The art of the deal under this administration is taking us from the promise of having a huge infrastructure package to asking us to settle for smaller, tinier measures. Essentially, you get what you can.
This piecemeal approach to advancing infrastructure policy from our builder in chief, was reiterated last month by Kevin Hassett, chairman of the Council of Economic Advisers.
Responding to reporters during an event hosted by the Christian Science Monitor on April 26, Hassett noted, “I know that legislation; one big bill is something that everybody hoped for. And it might still happen. But our infrastructure plans are so detailed and nuanced that I think one could expect infrastructure components every time is possible to stick them in a bill until that big bill comes.”
The status of the “big bill” on infrastructure will be revisited when President Donald Trump’s Cabinet and top officials in his administration make the rounds during Infrastructure Week.
Transportation Secretary Elaine Chao is the scheduled headliner for the weeklong series of workshops and seminars kicking off in Washington on May 14. Officials on the West Coast are planning a kickoff event, as well.
In February, the White House proposed a $200 billion infrastructure plan with the aim of achieving $1.5 trillion in investments over 10 years. Officials have not indicated the source of funding for the proposal’s federal component. Nonfederal funds would drive most of the plan’s investments. Senate Democrats have countered by proposing to undo provisions in the recent GOP-led tax overhaul with the goal of backing a $1 trillion infrastructure package.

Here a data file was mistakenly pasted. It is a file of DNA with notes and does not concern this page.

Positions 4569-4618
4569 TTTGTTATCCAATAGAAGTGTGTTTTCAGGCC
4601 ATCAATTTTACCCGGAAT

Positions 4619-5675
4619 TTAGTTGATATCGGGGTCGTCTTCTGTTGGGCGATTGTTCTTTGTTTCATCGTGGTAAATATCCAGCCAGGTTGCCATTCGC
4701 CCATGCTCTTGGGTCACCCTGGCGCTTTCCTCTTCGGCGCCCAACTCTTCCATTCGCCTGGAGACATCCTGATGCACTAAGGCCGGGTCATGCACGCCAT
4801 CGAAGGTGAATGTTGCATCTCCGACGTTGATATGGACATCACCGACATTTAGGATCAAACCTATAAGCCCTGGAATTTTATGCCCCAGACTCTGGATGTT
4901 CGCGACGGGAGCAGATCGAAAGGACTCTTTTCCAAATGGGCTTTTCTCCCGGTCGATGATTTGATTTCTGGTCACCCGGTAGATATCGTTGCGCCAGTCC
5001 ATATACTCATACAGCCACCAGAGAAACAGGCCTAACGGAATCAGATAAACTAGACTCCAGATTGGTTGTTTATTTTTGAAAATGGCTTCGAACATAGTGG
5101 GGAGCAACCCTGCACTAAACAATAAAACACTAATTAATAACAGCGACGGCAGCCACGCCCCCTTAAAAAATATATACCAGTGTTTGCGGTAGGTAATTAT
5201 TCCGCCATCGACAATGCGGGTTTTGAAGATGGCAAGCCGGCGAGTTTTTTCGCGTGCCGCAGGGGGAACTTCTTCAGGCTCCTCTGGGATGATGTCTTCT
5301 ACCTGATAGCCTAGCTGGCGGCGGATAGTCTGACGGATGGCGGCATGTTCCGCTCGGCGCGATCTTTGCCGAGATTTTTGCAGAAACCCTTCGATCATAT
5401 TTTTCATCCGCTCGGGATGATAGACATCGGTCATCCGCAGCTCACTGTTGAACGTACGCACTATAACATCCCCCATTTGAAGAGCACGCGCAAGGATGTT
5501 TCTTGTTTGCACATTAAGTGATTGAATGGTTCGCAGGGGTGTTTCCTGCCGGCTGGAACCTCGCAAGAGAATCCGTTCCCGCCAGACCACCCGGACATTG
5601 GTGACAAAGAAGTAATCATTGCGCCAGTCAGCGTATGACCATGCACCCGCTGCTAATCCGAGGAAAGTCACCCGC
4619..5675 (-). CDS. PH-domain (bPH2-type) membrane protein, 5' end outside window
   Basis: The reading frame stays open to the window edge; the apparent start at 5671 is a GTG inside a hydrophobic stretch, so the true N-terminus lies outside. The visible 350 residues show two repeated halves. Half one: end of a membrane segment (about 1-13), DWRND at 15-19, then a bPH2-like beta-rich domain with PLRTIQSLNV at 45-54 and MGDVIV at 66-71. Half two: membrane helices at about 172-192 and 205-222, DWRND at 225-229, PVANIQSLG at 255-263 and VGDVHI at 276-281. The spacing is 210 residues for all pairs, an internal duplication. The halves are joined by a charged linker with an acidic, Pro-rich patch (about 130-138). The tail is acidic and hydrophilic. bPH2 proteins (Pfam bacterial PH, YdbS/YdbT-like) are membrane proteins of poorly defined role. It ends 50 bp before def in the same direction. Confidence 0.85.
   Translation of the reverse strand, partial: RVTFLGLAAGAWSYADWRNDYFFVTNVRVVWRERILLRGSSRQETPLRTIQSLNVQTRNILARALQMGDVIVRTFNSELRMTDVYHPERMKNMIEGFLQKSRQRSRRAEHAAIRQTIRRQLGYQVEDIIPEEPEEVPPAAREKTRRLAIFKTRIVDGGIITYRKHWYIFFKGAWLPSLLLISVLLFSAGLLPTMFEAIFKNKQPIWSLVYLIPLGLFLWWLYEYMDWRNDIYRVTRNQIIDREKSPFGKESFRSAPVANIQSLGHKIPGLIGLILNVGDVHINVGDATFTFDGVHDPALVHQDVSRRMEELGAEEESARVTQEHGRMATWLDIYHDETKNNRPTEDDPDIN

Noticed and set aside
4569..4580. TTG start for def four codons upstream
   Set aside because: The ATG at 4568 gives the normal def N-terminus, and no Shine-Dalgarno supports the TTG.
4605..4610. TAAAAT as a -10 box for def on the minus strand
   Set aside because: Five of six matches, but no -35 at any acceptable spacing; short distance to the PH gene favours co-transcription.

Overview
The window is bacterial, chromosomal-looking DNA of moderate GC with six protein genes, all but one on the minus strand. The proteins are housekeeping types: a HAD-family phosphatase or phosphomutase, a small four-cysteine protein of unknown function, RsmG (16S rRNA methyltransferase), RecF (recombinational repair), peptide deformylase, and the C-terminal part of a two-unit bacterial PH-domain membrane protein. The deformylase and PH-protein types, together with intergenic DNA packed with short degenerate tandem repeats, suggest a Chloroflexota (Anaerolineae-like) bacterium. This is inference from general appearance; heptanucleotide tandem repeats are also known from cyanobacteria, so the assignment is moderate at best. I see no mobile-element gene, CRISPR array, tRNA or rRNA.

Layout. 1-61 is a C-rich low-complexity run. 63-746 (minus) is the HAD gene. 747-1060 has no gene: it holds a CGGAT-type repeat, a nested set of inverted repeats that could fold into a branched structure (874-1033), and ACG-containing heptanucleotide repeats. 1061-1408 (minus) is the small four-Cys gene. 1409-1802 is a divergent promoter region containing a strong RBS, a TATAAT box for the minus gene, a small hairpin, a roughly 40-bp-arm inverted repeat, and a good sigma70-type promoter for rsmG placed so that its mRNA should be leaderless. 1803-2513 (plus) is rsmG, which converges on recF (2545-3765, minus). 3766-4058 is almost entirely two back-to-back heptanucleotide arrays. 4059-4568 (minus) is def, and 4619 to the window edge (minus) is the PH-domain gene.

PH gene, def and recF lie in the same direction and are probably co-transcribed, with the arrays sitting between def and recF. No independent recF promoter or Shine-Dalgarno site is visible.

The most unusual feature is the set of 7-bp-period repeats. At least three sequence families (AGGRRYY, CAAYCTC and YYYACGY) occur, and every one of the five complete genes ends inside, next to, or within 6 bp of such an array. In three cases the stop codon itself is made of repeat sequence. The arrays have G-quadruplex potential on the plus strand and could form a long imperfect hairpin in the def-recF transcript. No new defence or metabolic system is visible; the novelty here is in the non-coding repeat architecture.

THE WEEK AHEAD: (all times EDT)
May 14-18: Infrastructure Week
IN CASE YOU MISSED IT:
ELDs: The Federal Motor Carrier Safety Administration has assigned severity weights to each of about a dozen electronic logging device-related violations that are being recorded on a driver’s or motor carrier’s safety profile score.
PAY RAISES: The need for truck drivers has spurred a number of carriers recently to raise compensation and entice qualified drivers to stick around. Trucking companies find themselves competing for talent as the unemployment rate hovers around 4%, the economy expands and the freight market moves at a boiling-hot pace.
ECONIC: Daimler Trucks North America has introduced a low cab-forward refuse model for its Freightliner brand that the company said will complete its vocational lineup.
WHAT WE’RE READING:
Cut your own lumber.
It’s my belief that the females are always cooler, calmer, and stronger under pressure than we are. We don’t have to give birth.
Rep. Bill Shuster (R-Pa.) at the House Rules Committee on April 24
Today’s Metro announcement is beyond distressing — it’s really a stunning reversal of commitments made to commuters and to leaders of the region. How do we go from “Back to Good” to “Back to Shutdown”? https://t.co/58hIQ53tAt— Gerry Connolly (@GerryConnolly) May 7, 2018